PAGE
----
Northants councils shake-up: Consultation '˜a farce'

A consultation exercise launched this week asking Northants residents to have their say on the future of local government in the county has been slammed by a prominent councillor.

Tuesday, 19th June 2018, 10:44 am
Updated Tuesday, 19th June 2018, 4:57 pm
County and borough councillor Mick Scrimshaw

Labour councillor Mick Scrimshaw, who is leader of the opposition at Kettering Council and also a county councillor, has labelled the consultation as a ‘farce’ and says that residents are not being given enough information about the change that will have ‘a huge effect for decades to come’.

Central government has said the current two-tier system in Northamptonshire has to change to a single unitary system, following the finance and governance problems at the county council.

Leaders and chief officers from all of the eight councils in Northants are now holding talks to put together a joint bid for a two-unitary authority, with one unitary covering the north and one covering the west.

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Residents are being asked six questions as part of the online questionnaire which is being hosted at They have until July 22 to voice their opinions.

Cllr Scrimshaw, who is also calling on the opposition leaders for each of the councils to be involved in the current high-level talks, said: “We don’t know any of the details. The public are being asked to support something they don’t understand, because nobody understands it.

“This consultation does not answer the questions that matter to people such as about council tax; the number of councillors they will be represented by and how services will be provided.”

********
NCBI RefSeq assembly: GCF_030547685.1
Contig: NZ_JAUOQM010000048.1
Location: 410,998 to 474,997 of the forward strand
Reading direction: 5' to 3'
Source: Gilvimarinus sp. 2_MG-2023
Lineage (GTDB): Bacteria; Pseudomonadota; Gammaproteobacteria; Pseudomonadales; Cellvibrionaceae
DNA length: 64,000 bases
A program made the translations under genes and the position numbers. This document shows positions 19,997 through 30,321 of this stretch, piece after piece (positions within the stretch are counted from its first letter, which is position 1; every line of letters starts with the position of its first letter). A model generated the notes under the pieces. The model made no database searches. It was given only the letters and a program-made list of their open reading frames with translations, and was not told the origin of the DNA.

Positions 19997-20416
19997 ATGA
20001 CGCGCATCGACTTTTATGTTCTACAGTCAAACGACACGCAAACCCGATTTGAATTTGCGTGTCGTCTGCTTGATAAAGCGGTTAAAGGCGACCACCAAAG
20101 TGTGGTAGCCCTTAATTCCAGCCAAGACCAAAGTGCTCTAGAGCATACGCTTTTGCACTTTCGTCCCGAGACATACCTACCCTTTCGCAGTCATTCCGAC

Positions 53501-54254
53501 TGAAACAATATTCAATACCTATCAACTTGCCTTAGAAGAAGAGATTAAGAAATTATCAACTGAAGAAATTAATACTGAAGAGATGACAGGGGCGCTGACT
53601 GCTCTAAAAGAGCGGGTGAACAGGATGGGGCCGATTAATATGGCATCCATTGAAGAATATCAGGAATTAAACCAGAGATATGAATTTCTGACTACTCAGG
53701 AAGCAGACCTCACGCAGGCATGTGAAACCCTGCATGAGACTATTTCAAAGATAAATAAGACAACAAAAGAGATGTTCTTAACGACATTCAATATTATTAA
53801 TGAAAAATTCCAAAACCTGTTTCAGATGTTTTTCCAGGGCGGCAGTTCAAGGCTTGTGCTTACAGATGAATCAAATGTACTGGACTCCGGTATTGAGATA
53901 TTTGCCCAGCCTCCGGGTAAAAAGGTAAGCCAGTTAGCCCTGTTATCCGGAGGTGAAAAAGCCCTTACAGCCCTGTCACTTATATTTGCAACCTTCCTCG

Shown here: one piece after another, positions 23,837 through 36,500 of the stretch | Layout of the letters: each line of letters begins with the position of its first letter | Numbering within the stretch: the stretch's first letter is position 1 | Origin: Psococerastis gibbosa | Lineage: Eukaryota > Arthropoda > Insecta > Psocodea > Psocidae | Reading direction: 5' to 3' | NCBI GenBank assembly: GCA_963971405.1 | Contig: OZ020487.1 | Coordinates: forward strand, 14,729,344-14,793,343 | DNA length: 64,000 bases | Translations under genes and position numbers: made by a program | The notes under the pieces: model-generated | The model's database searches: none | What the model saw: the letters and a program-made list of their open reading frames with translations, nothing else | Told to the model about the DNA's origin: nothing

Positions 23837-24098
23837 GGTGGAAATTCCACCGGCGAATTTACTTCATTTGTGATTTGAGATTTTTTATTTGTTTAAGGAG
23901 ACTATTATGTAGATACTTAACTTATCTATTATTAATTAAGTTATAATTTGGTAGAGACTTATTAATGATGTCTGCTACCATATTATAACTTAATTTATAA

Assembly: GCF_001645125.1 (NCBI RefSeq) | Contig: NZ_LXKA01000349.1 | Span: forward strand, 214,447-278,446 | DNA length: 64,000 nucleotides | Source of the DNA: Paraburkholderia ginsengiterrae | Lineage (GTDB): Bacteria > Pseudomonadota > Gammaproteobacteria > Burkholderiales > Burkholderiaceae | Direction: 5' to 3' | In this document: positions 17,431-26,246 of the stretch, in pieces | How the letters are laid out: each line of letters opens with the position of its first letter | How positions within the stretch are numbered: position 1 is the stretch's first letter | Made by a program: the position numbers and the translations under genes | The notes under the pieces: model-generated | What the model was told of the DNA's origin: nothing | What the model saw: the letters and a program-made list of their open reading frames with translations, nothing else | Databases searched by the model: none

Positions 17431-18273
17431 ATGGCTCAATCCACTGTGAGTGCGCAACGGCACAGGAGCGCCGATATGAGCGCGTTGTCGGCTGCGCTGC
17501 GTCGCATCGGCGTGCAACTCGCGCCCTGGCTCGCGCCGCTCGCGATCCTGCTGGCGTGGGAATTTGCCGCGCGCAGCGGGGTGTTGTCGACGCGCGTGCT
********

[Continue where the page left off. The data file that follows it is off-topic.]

The questions being asked by the council revolve around whether residents think changes need to be made and if they support the two unitary bid. People are also being asked whether they think there is an alternative option.

Currently the county council provides separate services to the boroughs and  is responsible for adult social care, children’s services and roads.

The borough councils look after services including waste collection, council tax collection, planning and leisure. All these services would come under one roof if a unitary was to be put in place.

The councils have until August 31 to submit their bid to the secretary of state for local government James Brokenshire.

If he approves the bid, a shadow council is expected to be set-up in spring 2019 ahead of elections for unitaries being held in May 2020.

Council elections which are due to be held next year are also expected to be suspended. The secretary of state would need approval from both Houses of Parliament to do this.

Extraordinary meetings across the eight different councils for members to debate the unitary proposal are being held in the last week of August.